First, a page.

– Conifold
    Commented Jun 1, 2020 at 9:38

2 Answers 2


Kant never speaks of "the Transcendent". "Transcendental" is a word that acquires very special meaning in the context of Kant's investigations as it describes both the method and the results of the inquiry - there is, for example, a transcendental deduction which is a regressive argument from the premise of the possibility of experience, and there are "transcendental laws of nature" (i.e. principle of causality) which are demonstrated to be constitutive of spatio-temporal experience as such (ex. Second Analogy of Experience), i.e. to be a condition of its possibility.

Which doesn't mean Kant wasn't concerned with topics related to philosophy of religion and theology. He wrote a book on this topic, Religion within the Bounds of Bare Reason. I am not sure whether you can call it "naturalistic" but I don't think it's trivially "supernaturalistic" either. Kant interprets religious beliefs as containing moral truths in an impure form of parables etc.


Here is what Kant had to say of the transcendental/transcendent distinction:

It is not at present our business to treat of empirical illusory appearance (for example, optical illusion), which occurs in the empirical application of otherwise correct rules of the understanding, and in which the judgement is misled by the influence of imagination. Our purpose is to speak of transcendental illusory appearance, which influences principles—that are not even applied to experience, for in this case we should possess a sure test of their correctness—but which leads us, in disregard of all the warnings of criticism, completely beyond the empirical employment of the categories and deludes us with the chimera of an extension of the sphere of the pure understanding. We shall term those principles the application of which is confined entirely within the limits of possible experience, immanent; those, on the other hand, which transgress these limits, we shall call transcendent principles. But by these latter I do not understand principles of the transcendental use or misuse of the categories, which is in reality a mere fault of the judgement when not under due restraint from criticism, and therefore not paying sufficient attention to the limits of the sphere in which the pure understanding is allowed to exercise its functions; but real principles which exhort us to break down all those barriers, and to lay claim to a perfectly new field of cognition, which recognizes no line of demarcation. Thus transcendental and transcendent are not identical terms. The principles of the pure understanding, which we have already propounded, ought to be of empirical and not of transcendental use, that is, they are not applicable to any object beyond the sphere of experience. A principle which removes these limits, nay, which authorizes us to overstep them, is called transcendent. If our criticism can succeed in exposing the illusion in these pretended principles, those which are limited in their employment to the sphere of experience may be called, in opposition to the others, immanent principles of the pure understanding.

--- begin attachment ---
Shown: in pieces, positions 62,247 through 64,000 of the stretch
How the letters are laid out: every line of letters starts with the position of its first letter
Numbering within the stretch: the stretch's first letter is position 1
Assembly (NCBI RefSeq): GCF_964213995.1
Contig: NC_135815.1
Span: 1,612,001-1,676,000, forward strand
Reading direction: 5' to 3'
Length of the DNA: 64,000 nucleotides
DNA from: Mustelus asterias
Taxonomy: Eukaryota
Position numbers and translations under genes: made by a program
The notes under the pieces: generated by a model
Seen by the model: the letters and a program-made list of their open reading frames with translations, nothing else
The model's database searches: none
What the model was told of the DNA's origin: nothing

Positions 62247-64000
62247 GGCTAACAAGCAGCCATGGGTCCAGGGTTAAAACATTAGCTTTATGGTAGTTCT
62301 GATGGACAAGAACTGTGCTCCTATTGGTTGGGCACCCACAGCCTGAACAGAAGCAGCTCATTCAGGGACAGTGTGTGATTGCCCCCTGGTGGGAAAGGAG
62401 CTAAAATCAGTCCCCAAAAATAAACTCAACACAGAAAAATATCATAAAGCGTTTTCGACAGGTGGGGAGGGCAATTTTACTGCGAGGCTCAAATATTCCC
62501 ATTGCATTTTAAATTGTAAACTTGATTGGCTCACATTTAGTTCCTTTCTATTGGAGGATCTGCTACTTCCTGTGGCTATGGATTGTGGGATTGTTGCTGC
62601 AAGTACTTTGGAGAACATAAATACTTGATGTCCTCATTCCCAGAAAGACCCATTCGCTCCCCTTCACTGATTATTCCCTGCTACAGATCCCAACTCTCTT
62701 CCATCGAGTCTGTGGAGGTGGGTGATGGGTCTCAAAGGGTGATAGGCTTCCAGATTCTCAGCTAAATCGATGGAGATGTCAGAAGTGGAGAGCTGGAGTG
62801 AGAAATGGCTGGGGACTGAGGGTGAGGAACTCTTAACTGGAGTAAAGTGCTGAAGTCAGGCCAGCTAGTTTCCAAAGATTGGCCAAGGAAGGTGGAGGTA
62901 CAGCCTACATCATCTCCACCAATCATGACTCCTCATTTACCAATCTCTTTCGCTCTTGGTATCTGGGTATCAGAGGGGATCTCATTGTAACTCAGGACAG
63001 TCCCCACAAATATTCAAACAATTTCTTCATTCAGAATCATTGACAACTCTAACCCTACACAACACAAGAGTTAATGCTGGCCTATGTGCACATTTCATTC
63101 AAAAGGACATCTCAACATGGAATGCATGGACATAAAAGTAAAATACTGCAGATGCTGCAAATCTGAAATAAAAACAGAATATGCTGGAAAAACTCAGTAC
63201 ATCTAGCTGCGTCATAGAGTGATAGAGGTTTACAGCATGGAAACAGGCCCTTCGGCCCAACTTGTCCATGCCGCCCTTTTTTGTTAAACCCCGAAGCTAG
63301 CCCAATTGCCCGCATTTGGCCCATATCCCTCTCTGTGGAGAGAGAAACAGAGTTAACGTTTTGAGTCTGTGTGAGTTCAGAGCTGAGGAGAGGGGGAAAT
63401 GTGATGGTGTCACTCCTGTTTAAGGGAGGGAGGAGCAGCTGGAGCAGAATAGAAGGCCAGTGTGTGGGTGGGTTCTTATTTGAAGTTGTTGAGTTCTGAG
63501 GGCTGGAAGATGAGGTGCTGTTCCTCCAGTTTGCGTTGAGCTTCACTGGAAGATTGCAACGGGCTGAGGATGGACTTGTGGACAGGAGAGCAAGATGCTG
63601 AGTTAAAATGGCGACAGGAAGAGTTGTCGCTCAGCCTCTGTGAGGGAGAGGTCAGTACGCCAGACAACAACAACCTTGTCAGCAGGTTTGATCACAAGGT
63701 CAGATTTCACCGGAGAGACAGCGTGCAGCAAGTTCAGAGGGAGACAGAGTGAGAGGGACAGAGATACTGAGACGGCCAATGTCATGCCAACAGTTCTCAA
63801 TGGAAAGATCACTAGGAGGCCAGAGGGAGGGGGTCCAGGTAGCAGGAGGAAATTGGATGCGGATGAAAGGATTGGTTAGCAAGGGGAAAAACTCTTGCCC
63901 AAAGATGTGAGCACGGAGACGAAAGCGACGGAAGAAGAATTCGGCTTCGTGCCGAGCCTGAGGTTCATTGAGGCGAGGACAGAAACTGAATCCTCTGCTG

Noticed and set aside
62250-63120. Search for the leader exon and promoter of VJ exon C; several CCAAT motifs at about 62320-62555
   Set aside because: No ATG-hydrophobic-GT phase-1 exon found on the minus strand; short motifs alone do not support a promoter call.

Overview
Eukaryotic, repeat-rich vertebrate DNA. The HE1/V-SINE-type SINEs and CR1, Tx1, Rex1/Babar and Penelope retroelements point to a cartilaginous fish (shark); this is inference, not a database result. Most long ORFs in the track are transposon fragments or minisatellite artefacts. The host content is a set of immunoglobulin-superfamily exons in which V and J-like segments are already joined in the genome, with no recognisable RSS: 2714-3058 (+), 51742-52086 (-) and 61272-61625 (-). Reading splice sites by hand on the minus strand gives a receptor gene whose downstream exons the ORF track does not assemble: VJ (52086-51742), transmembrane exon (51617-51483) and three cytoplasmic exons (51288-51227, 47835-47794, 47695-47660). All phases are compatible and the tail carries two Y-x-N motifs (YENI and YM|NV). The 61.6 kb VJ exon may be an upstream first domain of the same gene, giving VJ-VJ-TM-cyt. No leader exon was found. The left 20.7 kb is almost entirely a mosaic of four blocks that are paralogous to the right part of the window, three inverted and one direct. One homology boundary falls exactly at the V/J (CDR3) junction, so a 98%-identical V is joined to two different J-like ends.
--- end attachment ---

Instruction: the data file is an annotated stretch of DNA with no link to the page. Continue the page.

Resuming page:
The obscurity of the concept of naturalism aside, and setting aside the possible anachronism of applying said concept to Kant, then insofar as a transcendent principle is exactly one that guides us into supernatural space, one supposes that it is not a naturalistic principle.